Disney & Charter Come Back Online

After a roughly ten-day cable blackout, Charter Communications and Disney put aside their differences to bring football back to fifteen million households nationwide. 🏈

The deal’s terms can be summarized as:

  • Charter will pay Disney higher rates to carry its TV channels
  • Ad-supported Disney+ will be available to Spectrum TV select subscribers
  • Ad-supported ESPN+ will be available to Spectrum pay-TV subscribers
  • Charter pay-TV subscribers will also receive Disney’s direct-co-consumer (DTC) ESPN version

The central sticking point was around the streaming services, which Charter wanted to be included and Disney did not. This appears to be a happy medium as the available ad-supported versions will still allow Disney to monetize the new “free users” acquired from Charter. 🤝

However, based on comments from both companies, it appears Charter got the better end of the deal. 🤔

Charter CEO Chris Winfrey said, “The deal sets the framework for what should be developed throughout the entire industry…” and Disney’s willingness to meet Charter halfway gives the entertainment giant an opportunity to transform the video business model.”

Meanwhile, Disney Entertainment’s co-chairman Dana Walden said, “We are prepared to make trade-offs to focus on those priorities…” when referring to the new price terms for its TV channels and a boost in distribution for its streaming services.

And the market seems to agree with that sentiment for now. Although both stocks were up on the day, $CHTR shares gained about 3x more than $DIS, which continues to sit near nine-year lows. 📊

For now, it looks like Disney and other media players who paid up for NFL and other sports rights don’t have as much leverage over the traditional cable providers as they thought. At least not yet. 🤷

Biotech Buyout Spree Continues

It may be the last week of the year, but many companies are rushing to get deals done before year-end. Two significant transactions in the biotech space were announced today, so let’s dive in. 👇

The first deal involves RayzeBio, which raised $358 million via an initial public offering (IPO) just three months ago. However, its time as a public company is being cut short by Bristol Myers Squibb, which is acquiring the radiopharmaceutical therapeutics company for $62.50 per share in cash. 💰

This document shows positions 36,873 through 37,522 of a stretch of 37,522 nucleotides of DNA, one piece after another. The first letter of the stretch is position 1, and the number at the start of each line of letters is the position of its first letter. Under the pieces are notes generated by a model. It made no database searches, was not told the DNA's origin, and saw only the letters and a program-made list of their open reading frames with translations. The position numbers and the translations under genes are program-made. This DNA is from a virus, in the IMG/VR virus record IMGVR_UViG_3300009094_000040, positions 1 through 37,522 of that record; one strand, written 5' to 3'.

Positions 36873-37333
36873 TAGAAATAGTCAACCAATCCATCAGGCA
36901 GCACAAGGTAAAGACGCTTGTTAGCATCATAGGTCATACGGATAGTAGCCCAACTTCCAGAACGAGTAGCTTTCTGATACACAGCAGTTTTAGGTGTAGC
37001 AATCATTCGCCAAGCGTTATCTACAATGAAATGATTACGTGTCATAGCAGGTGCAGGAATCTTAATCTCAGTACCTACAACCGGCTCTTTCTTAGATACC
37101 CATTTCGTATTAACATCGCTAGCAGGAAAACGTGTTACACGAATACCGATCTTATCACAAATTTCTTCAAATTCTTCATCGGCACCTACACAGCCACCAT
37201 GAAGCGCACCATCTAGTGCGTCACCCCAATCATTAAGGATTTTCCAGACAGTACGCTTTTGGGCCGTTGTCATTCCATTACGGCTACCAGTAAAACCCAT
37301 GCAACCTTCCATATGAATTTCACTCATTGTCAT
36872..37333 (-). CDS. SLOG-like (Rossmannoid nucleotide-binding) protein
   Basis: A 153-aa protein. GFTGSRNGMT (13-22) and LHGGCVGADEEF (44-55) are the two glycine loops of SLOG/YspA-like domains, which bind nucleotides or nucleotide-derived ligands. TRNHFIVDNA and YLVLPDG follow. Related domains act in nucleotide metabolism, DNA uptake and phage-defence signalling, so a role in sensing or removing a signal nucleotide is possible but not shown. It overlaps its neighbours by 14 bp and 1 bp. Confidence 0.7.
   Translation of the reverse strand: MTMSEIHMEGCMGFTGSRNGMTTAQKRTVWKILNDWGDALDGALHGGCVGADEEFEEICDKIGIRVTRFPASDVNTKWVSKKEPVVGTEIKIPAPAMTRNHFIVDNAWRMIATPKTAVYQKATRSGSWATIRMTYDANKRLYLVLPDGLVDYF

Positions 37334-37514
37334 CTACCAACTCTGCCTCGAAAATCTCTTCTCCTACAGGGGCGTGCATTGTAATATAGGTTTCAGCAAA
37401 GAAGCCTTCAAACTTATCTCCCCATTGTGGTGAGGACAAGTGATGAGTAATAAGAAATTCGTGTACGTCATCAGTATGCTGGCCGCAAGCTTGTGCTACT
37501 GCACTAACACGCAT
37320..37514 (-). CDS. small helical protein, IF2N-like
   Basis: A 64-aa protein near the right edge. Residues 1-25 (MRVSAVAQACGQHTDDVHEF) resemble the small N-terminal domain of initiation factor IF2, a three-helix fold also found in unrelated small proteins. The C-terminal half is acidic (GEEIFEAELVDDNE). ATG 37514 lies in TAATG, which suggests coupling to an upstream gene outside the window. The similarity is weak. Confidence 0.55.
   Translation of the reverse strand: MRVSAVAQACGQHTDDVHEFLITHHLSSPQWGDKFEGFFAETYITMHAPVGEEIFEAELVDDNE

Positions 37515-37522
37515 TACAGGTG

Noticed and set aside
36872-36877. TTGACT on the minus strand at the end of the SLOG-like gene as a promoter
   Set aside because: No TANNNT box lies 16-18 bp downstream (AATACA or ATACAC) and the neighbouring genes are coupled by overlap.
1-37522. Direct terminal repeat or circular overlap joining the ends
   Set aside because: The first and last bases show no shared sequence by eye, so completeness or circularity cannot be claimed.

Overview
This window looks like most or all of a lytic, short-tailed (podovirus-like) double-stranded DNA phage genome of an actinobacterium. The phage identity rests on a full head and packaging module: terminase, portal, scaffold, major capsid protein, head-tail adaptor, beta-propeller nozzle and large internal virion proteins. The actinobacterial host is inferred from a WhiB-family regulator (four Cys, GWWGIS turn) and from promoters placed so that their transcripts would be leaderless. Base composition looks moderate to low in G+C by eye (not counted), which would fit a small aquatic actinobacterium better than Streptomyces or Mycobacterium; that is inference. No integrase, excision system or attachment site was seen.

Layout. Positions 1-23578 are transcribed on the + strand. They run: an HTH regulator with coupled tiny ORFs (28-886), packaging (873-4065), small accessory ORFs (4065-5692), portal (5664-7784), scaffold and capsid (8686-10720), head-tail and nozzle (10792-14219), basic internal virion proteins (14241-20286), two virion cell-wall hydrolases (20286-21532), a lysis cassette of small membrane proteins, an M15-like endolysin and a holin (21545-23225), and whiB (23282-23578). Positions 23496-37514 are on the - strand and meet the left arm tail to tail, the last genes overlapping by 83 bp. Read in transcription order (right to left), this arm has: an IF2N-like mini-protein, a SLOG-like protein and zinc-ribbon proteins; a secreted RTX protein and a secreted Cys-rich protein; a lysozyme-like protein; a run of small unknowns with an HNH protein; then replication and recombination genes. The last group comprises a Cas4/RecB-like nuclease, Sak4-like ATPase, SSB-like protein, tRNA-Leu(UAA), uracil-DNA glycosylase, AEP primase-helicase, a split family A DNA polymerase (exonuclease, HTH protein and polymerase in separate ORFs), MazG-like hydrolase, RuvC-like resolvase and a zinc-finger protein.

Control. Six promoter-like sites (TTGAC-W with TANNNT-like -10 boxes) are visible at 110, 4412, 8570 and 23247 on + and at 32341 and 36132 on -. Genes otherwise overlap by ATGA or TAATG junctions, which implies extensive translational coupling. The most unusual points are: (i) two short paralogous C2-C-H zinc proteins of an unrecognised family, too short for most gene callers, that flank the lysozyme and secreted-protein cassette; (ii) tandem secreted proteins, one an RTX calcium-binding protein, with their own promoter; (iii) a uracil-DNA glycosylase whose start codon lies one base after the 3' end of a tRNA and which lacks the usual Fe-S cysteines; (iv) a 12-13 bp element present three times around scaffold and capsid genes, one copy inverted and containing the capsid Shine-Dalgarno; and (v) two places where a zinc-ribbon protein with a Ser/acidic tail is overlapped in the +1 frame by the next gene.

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DWAC Bounces Back (Again)

We mentioned last week that investors were preparing for a politically driven 2024, and boy, that accelerated quickly. 😜

Trump-linked stocks Digital World Acquisition Corp, Phunware, and Rumble jumped sharply today after Ron DeSantis canceled his presidential run.

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A Chip Off The Holiday News Flow

It’s a slow week in the market, but as usual, there’s some news out of the semiconductor space. Let’s take a look. 👀

First up is Israel granting Intel $3.2 billion to support the company’s biggest investment in the country. Intel will not only build a $25 billion factory that creates thousands of jobs but will also buy $16.6 billion in goods and services from Israeli suppliers over the next decade. It is anticipated that the plant will open in 2028 and operate through at least 2035. 🏭

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Chinese Smartphone Maker Unveils EV

Chinese smartphone giant Xiaomi is entering the highly competitive electric vehicle (EV) market, revealing its first electric car this weekend. 👀

The consumer electronics company unveiled its SU7 sedan, which it says it spent more than $1.4 billion to develop. The vehicle is set to roll out in China next year and is attempting to do something Faraday Future and other competitors have failed to do: create a software-focused vehicle that matches the technology people find in their phones to what’s happening in their cars. 

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